Miller Lite

The Friday Mash (Viking Cruises Edition)

On this day in 888 A.D., the Vikings began a siege of Paris after the city’s ruler, Count Odo, refused the invaders’ demand for tribute. The siege was the most important event in the reign of the then-French king who has an appropriate name for this day after Thanksgiving: Charles the Fat.

And now….The Mash!

We begin on YouTube, where a sunbathing woman texted a neighbor, asking him to send over a beverage. The neighbor obliged, delivering a can of beer to her by mini-drone.

Now that Oklahoma voted to allow full-strength beer sales in stores, a Tulsa newspaper called on state lawmakers to scrap other “puritanical anachronisms” that are still on the books.

Chicago welcomed its first contract brewery, Great Central Brewing Company. Next year, it will open a taproom offering a variety of Chicago-brewed beers.

An alliance called No Patents on Seeds has called on Carlsberg to give up its three patents on mutant strains of barley. The strains provide new enzymes to develop “more distinctive”, flavor-stable beers.

Lifelong friends Collin Poseley and Eggie Foust have created Craft Beer: The Board Game. It takes five minutes to learn, and it can be played while inebriated.

The rapper Ludacris, an Atlanta native, has opened his long-awaited Chicken & Beer restaurant at Hartsfield-Jackson Airport. Its menu is “Southern to the core”.

Finally, Ayla Bystrom-Williams, the owner of Honeymoon Brewery, beat out 13,000 competitors and won a $200,000 Miller Lite “Tap the Future” award. She’s one of the country’s few black female brewery owners.

The Friday Mash (James Dean Edition)

Sixty-one years ago today, James Dean was killed in a traffic crash in California. He was 24 years old. Dean became the first actor to earn posthumous Academy Award nominations for Best Actor, for playing Cal Trask in East of Eden and Jett Rink in Giant.

And now…The Mash!

We begin in Denver, where Brent Doeden aka “Captain Earthman” suffers from inoperable brain cancer. Doeden, who’s been vending beer at Colorado Rockies baseball games since the franchise’s inception, is a cult figure at Coors Field.

Wil Fulton of makes the case for why flip cup is a better drinking game than beer pong. One advantage: it’s easier to cheat, which—like in Monopoly—is an integral part of the game.

The Michelada is one of Mexico’s popular new drinks. It consists of beer, lime juice, spices, sauces, and other ingredients in a salt-lined glass. It has some similarity to a margarita.

To combat “flagship fatigue”, Sierra Nevada Brewing Company will release three new ales next year: Sidecar Orange Pale Ale, Tropical Torpedo, and Golden IPA.

Los Angeles has light rail transportation, and you can spend a day pub-crawling along the Red Line, which runs from Union Station to North Hollywood.

Candidates aren’t the only ones running negative ads this fall. Miller Lite responded to a Bud Light spot with this slogan: “Bud Light says raise one to right now so why not raise the right one?”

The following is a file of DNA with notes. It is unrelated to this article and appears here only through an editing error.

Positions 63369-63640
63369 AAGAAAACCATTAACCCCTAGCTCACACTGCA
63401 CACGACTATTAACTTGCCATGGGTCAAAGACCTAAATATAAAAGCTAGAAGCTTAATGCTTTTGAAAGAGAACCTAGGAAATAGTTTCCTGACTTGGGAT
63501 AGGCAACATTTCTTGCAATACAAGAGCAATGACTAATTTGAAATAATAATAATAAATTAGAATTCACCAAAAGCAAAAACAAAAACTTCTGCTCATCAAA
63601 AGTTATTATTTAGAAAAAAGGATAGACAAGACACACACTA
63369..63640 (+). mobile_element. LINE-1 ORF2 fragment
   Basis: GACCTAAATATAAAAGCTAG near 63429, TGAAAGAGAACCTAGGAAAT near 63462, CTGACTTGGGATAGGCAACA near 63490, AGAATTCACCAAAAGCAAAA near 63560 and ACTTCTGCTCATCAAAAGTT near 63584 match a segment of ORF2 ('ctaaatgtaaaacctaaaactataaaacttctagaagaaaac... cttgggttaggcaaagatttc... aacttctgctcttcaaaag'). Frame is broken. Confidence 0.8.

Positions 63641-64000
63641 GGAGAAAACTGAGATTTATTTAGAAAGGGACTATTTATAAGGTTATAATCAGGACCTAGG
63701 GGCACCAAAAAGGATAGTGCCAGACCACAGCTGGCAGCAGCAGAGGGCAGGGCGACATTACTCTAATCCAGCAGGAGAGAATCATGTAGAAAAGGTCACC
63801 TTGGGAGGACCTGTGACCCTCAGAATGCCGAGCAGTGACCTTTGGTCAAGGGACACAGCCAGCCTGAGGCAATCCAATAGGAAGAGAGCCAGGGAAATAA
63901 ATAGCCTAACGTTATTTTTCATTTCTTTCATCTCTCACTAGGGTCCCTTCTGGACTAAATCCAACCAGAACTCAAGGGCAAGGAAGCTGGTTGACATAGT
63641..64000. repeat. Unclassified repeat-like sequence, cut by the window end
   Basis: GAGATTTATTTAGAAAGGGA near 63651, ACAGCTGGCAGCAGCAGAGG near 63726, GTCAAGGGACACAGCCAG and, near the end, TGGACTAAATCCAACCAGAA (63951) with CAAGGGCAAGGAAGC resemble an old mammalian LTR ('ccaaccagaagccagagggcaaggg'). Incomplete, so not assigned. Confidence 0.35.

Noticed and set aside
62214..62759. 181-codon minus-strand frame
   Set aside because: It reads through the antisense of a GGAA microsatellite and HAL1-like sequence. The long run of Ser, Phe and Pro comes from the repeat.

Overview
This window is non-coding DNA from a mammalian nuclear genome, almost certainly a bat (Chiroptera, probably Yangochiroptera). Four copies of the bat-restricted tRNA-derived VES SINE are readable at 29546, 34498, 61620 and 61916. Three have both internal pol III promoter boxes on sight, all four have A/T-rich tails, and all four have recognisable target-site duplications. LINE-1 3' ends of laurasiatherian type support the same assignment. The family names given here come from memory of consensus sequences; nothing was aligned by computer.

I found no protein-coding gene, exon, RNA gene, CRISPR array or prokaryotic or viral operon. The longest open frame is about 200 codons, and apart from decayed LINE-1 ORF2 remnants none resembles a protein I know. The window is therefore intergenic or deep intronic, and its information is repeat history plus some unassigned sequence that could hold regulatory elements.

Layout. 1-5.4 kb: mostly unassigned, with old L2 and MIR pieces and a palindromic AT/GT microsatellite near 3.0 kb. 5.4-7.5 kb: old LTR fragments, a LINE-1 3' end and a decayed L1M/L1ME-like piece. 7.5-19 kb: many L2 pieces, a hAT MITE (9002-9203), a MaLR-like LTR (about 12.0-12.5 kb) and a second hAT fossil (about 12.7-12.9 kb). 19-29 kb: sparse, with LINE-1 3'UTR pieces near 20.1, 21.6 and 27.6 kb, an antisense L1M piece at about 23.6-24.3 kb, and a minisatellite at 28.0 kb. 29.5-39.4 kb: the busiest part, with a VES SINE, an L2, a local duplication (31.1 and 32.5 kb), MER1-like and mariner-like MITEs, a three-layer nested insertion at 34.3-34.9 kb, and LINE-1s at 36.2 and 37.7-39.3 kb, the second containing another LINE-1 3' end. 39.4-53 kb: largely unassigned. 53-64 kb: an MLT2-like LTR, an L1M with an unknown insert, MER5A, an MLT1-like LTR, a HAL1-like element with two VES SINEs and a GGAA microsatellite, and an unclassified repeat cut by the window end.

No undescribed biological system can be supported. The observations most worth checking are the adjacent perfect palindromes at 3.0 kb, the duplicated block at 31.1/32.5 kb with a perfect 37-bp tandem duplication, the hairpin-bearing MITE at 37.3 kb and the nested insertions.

Finally, ultra-runner Karl Meltzer set a new record for running the length of the 2,190-mile Appalachian Trail: 44.9 days, 22 hours 38 minutes. His routine on the AT included ending the day with a couple of brews. Meltzer celebrated the end of his trek with a pepperoni pizza and—you guessed it—a beer.

Miller Lite’s Inventor Was a Suspected Communist

Miller Lite is an American icon but George Weissman, the man behind its creation, was suspected by the government of being a Communist. For decades, the FBI maintained a file on Weissman. Gawker’s Matt Novak filed a Freedom of Information Act request to access the Weissman file—which had been transferred to the National Archives.

The 26 pages of documents detail Weissman’s alleged associations with the Communist Party in the 1940s, both before and after he served in the U.S. Navy during World War II. The FBI also followed up in the 1970s when it investigated Weissman’s involvement with an organization called Executives Move For Peace in Vietnam. Novak observes, “It appears that the FBI considered protesting the war in Vietnam to be more dangerous than selling a product that killed tens of thousands of Americans every year”. That product was cigarettes; Weissman also created another American icon: the Marlboro Man.

The last page in the Weissman file suggests that the White House asked about him in October 1973. It in’t entirely clear from the file why the Nixon administration was interested in Weissman, though it was later revealed that he appeared on one of Nixon’s many political enemies lists.

The Friday Mash (Boys Town Edition)

On this day in 1917, Father Edward Flanagan, a Catholic priest in Omaha, opened a home for wayward boys. That home is now a National Historic Landmark; and Boys Town’s slogan, “He ain’t heavy, mister–he’s my brother,” has become part of our popular culture.

And now….The Mash!

We begin in Austin, Texas, where Lance Armstrong quit after one lap during qualifying for the inaugural Beer Mile Championship. Armstrong said he’ll never again run a Beer Mile.

Dave Lieberman of got a sales pitch for the “Sonic Foamer,” which creates a 5-millimeter head on your pint of beer. He doesn’t seem the least bit impressed with the product.